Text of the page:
Only a little over a hundred years went by

No, I don’t think it had a thing to do with the business

Funny, what comes back to me

Squatting in the dust in our laboratory compound

I vomited

The air up here is free of dust

I worried about what kind of reception we’d get

Yes, there was a time when I thought maybe I’d live forever

When I stopped doing research

About the author

for Eve

1

Because I couldn’t bring myself to scrape the flesh from her bones, I carried all of her. I’ve had the stench of death about me for a month, day and night. Who’d have thought there was anything about her that could sicken me? Anger me, yes. Infuriate, humiliate, depress me; irritate me to distraction. But she never sickened me until now. Close to puking a couple of times along the way, I almost settled for another burial place. (What difference would it have made? As if you, putrid sack of bones, could know I’ve brought you all the way back to the hidden lake that meant so much to you. No, it matters to none but me, and soon not to me, as the meaning of our grave will vanish into it.) Yet I clambered on with my disgusting treasure, shaking my head at the folly of man and the power of woman even in death.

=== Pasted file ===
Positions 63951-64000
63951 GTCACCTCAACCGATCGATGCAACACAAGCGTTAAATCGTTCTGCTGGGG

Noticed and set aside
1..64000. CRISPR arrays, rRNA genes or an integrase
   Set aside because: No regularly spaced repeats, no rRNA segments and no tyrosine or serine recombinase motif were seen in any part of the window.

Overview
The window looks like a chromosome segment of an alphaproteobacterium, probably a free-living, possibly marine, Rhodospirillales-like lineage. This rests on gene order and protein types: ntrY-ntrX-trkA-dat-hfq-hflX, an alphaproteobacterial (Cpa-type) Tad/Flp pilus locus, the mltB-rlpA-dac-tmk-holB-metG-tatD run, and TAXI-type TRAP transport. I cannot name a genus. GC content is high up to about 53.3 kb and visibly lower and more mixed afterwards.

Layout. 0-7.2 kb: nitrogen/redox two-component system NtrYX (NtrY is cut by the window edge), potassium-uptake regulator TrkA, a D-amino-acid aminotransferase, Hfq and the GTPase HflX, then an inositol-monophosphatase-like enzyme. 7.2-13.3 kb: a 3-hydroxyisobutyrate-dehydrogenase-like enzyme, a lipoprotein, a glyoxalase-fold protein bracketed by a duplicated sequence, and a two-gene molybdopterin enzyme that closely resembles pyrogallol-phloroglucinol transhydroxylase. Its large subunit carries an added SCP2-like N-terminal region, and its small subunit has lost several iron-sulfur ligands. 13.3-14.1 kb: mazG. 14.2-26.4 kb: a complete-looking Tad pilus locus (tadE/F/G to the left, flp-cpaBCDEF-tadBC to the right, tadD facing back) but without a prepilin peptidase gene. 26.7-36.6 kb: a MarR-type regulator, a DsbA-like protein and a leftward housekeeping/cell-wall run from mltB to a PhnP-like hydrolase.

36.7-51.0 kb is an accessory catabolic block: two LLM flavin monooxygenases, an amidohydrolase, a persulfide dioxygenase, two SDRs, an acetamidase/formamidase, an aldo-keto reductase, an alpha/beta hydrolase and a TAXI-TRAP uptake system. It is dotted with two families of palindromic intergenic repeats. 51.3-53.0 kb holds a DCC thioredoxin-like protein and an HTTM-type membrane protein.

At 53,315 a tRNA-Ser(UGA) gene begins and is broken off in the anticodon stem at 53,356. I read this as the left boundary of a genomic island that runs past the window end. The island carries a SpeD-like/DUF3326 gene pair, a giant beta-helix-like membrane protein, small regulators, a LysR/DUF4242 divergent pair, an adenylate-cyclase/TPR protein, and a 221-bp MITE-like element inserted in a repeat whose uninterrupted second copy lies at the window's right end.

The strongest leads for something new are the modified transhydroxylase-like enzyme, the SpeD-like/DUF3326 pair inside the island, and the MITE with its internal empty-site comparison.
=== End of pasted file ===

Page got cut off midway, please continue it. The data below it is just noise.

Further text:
I’ve eaten nothing, couldn’t have kept anything down while that stench choked the air; so now, having arrived here at last, I lack strength to dig the pit or haul the stones. I must rest and eat something, if only to recover enough strength to exhaust myself and starve again, once and for all. In the meantime I dare not sleep deeply, indeed I can hardly sleep at all, for the jackals smell your stink and prowl close by, waiting for the fire to go down. Or perhaps yours is not the carrion smell that attracts them. Are they already on the scent of fresher meat: mine?